Ms. Match was my first book by Jo Leigh, and cliche upon cliche, it won’t be my last. My experience with Harlequin’s Blaze line is largely hit-and-miss. I’ve followed it sporadically since the line’s inception (2004-ish?) and have cringed over the tepid sex-centered plots and characters who definitely were not “hip” (God I hate that word) or modern. Despite my so-so experience, I continue to give Blaze a chance because fun and sexy contemporary romances are difficult to come by. When Harlequin offered each Test Driver $25 to splurge on HQN titles, I went immediately to the Blaze’s, figuring that if I got burnt again, it was no skin off my nose—or my wallet.
Instead of buying Ms. Match from Sony’s bookstore I went to Harlequin’s ebook site to experiment with purchasing and downloading books directing from them. After fiddling around with other releases, the whole Adobe Digital Editions thing is a breeze, and five minutes later, I had Ms. Match on my Sony Reader. At its heart, Ms. Match is a “what’s on the inside counts” and Leigh skillfully manuevers through this theme without bludgeoning it to death.
This being a Harlequin, the hero is of course, a high-powered millionaire. Paul Bennet owns a public relations firm based in L.A. that scoops up the entertainment industry’s hottest clients. He is cool, sexy and intelligent—the perfect package, natch. He also has it easy with the ladies—except Autumn Christopher, a drop-dead gorgeous jetsetter who toys with his lust for her by not giving it up. She’s in Rome, teasing him over the phone, when she lays a challenge on him: take her plain younger sister Gwen to the family’s celebration of their parents’ fifty year anniversary. Paul figures being nice to the sister with the “nice personality” will give him an in to Autumn’s pants and agrees to this pity date.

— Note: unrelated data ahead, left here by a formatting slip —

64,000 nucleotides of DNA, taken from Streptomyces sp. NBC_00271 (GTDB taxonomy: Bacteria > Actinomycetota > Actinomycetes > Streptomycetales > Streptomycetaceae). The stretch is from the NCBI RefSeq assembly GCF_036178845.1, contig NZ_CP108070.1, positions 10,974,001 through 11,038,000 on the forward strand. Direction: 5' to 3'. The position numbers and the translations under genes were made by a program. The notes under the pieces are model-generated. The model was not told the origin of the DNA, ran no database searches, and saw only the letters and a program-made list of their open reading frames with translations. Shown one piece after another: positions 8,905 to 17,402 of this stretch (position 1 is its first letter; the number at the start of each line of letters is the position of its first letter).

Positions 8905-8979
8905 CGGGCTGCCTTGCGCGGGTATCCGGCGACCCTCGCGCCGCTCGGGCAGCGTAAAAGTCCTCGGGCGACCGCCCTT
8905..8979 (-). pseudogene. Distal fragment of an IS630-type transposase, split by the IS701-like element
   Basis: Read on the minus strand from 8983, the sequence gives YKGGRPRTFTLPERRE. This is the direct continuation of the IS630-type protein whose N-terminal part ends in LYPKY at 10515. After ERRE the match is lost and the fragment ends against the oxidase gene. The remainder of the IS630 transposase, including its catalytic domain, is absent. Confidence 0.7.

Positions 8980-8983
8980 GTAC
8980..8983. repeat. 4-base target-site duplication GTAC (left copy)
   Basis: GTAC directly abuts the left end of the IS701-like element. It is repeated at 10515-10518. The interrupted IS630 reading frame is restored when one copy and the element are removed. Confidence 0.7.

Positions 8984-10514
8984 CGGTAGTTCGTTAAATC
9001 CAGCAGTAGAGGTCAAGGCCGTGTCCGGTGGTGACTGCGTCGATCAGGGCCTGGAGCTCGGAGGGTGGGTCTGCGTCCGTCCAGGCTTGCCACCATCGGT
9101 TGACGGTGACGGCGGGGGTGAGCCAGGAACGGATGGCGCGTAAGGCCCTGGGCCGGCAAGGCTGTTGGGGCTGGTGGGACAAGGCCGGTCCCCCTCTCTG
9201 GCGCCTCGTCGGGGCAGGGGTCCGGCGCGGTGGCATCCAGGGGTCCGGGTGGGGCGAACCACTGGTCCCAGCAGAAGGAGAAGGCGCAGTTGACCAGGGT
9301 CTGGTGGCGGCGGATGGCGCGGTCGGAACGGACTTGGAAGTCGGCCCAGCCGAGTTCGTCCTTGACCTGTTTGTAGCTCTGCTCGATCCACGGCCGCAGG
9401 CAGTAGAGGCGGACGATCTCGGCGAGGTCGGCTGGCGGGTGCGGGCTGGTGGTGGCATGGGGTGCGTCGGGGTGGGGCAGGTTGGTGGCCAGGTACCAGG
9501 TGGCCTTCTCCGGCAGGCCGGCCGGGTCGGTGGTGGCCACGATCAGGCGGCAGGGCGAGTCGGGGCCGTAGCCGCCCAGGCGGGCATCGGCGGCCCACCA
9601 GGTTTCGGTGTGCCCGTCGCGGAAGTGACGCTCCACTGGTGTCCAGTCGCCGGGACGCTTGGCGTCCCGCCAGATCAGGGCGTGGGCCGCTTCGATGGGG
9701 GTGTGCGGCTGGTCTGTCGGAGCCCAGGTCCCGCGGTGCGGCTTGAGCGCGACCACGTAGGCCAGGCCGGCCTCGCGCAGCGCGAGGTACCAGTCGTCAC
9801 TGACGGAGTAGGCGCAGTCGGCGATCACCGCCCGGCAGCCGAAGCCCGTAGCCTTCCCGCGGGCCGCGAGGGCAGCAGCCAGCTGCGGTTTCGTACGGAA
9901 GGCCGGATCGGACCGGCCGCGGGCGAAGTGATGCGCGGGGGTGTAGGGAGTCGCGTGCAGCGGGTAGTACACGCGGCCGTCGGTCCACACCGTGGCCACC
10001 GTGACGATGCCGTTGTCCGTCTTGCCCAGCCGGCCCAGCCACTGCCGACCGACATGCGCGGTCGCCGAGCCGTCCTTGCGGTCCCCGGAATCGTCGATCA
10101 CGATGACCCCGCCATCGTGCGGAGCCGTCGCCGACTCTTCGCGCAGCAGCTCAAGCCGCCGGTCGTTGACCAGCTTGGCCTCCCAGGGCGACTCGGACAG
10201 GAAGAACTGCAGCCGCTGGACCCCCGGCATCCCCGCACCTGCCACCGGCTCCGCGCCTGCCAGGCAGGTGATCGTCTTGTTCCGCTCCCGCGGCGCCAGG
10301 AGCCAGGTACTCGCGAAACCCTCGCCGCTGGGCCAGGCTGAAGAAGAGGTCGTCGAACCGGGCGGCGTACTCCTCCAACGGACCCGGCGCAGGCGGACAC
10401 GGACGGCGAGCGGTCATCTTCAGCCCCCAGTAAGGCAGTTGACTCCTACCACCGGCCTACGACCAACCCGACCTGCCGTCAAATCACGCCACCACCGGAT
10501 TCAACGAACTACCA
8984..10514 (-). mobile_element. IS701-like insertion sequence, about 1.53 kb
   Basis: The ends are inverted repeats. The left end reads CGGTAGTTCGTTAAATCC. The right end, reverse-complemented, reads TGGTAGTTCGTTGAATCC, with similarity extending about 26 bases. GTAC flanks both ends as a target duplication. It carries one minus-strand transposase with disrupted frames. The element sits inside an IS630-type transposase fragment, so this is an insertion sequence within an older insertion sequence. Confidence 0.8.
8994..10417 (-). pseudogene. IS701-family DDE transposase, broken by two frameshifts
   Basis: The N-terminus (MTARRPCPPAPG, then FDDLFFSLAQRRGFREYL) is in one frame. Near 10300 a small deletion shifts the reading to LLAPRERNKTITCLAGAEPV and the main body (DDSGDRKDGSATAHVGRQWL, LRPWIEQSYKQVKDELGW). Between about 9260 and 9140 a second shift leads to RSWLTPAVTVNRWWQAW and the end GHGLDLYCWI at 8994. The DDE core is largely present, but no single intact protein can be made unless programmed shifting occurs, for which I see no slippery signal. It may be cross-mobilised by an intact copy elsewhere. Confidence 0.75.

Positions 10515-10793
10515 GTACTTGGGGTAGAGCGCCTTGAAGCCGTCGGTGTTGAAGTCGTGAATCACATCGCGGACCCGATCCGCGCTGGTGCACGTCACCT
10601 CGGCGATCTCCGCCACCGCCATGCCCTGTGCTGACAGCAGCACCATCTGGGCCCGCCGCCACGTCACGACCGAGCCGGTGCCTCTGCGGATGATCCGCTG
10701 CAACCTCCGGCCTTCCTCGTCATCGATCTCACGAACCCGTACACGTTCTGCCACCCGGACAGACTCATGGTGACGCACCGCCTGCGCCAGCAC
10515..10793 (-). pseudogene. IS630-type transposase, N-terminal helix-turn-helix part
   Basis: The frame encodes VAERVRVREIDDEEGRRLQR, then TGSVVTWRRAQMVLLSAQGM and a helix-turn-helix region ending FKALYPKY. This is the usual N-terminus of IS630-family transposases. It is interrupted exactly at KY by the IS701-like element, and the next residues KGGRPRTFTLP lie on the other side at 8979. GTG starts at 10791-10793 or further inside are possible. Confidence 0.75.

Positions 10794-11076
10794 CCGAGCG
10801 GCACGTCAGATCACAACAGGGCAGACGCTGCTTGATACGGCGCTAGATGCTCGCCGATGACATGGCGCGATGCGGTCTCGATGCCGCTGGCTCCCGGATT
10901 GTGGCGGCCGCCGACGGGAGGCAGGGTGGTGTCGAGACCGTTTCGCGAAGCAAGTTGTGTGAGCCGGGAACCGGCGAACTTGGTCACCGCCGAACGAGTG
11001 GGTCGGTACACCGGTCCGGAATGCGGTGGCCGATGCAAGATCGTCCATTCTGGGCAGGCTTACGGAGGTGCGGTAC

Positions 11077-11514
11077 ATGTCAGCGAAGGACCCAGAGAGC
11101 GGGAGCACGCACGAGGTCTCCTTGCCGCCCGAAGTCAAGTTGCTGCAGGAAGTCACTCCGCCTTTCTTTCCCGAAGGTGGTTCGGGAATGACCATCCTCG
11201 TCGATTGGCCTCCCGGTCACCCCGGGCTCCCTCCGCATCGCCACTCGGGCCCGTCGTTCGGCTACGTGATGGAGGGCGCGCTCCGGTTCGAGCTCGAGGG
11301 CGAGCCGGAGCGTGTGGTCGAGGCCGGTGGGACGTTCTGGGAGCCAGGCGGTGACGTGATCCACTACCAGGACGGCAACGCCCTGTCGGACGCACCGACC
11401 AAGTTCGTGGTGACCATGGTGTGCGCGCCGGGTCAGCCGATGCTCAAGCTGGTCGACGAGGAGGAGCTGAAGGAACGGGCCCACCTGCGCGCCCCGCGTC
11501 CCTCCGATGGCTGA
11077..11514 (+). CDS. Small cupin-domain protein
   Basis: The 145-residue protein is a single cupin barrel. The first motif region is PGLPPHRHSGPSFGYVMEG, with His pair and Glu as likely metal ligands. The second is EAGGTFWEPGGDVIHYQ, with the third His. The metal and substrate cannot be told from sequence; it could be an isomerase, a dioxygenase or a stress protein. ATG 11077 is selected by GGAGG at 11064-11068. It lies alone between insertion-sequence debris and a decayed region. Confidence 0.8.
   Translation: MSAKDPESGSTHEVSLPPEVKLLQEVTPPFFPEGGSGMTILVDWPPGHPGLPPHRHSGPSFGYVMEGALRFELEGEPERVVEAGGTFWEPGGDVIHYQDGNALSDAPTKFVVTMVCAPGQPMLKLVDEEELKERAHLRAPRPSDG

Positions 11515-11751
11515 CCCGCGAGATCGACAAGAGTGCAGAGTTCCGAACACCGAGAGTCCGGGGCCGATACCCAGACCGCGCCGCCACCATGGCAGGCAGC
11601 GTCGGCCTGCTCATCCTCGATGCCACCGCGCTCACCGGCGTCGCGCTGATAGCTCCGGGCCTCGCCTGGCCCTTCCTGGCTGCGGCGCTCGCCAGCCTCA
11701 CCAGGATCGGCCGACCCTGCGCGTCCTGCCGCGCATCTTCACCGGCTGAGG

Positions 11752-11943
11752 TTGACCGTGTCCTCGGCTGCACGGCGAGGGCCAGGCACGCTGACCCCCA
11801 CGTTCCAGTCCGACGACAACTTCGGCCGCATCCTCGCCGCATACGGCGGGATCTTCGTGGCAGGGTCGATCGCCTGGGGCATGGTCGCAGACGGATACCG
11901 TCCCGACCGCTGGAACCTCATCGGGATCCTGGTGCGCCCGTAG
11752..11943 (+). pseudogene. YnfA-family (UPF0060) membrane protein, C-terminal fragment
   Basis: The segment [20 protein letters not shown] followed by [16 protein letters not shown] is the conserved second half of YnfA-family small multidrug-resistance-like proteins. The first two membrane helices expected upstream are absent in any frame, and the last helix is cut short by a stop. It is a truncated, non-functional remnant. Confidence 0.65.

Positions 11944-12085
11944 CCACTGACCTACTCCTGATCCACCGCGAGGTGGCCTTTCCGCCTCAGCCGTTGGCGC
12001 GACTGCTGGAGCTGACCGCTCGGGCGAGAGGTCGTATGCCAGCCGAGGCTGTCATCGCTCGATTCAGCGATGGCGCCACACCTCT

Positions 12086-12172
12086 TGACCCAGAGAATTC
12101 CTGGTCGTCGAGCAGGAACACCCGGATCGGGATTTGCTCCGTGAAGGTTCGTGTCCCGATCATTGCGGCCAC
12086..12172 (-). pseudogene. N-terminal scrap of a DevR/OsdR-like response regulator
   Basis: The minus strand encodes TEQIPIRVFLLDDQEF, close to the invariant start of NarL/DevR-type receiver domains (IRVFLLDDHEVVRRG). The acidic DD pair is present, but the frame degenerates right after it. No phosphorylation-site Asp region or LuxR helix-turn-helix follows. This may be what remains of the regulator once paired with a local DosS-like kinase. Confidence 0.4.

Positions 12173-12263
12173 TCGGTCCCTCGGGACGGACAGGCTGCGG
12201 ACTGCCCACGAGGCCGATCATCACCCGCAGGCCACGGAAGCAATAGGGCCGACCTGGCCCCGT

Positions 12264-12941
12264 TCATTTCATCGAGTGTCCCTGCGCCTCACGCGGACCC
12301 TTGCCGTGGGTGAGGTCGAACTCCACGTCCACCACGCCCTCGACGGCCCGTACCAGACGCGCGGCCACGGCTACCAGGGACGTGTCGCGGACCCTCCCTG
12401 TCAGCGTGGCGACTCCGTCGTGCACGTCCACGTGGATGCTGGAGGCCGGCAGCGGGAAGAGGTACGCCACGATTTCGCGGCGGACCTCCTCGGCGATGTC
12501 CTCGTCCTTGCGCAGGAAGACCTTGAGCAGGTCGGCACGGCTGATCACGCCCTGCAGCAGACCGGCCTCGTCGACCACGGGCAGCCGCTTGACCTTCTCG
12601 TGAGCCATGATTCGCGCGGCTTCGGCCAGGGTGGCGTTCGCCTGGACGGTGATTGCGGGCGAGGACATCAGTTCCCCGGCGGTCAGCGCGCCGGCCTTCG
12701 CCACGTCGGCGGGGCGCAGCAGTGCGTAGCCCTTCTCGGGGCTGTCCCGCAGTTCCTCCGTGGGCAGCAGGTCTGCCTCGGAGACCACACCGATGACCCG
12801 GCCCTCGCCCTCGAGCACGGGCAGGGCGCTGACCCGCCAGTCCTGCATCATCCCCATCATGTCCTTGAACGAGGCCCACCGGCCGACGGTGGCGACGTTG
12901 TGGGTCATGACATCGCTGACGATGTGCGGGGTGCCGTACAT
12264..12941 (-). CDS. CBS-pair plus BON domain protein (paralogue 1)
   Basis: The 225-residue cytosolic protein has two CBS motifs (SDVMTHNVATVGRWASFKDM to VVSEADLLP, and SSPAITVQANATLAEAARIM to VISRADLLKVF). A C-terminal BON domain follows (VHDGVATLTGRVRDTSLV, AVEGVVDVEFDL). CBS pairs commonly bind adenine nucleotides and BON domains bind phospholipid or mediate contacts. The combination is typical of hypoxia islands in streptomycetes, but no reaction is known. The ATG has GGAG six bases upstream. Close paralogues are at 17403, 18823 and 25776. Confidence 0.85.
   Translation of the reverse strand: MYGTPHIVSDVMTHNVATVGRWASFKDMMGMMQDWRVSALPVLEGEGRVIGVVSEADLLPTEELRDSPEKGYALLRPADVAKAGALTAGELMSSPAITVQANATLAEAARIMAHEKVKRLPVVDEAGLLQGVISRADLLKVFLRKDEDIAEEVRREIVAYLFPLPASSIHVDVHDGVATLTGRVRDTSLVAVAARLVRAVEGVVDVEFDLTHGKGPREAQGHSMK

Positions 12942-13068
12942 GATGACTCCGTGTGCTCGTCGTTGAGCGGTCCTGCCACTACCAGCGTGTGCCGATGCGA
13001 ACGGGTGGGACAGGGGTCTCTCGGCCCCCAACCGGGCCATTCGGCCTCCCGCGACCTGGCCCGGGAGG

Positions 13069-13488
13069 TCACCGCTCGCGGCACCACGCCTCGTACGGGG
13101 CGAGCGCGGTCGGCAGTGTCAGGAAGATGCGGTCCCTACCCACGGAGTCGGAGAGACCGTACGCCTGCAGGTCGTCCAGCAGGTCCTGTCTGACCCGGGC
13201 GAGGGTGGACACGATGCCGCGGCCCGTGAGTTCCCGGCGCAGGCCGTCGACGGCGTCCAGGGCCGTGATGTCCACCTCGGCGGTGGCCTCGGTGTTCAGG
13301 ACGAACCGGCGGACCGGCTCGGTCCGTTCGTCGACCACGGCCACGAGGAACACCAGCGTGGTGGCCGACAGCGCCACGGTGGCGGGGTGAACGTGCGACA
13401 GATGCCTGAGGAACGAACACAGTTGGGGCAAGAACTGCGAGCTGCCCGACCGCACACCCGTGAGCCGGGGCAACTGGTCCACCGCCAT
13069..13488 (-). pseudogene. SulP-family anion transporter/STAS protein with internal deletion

The set-up occurs fairly early on in the book, which is what I like about category romances—none of that meandering to get to the plot. Gwen Christopher is plain and intelligent, but extremely likeable. I especially enjoyed how Leigh did not make Gwen to be this moody, wallflower with low self-esteem—she has a witty tongue and views her lack of blinding beauty with perspective. Granted, during the first half of the book Paul and Gwen’s perceptions of one another were a pain—he was incredulous that he could have such a great time with a plain woman, and she moped that whenever they went out everyone would wonder why they were together—but Leigh’s characterization lifted them out of irritating mundanity.
Now let’s get to the sex (I know that’s what you read romance for, haha). It was hot and dripping with sensuality. It was also realistic how they got into bed with one another—most books would have the two wringing their hands over their lust. The sports angle to the book didn’t add anything spectacular, though it did help to flesh out Gwen’s character and nudge Paul towards self-realization of his shallowness. What dropped Ms. Match to a B was the trite manner in which Leigh threw a wrench into Paul and Gwen’s relationship. Her gorgeous family was drawn in such broad caricature that I called Autumn’s reappearance at the worst time from page one. Ms. Match was fun and sexy, and a credit to the Blaze line. Now I’m going to be busy glomming Jo Leigh’s backlist!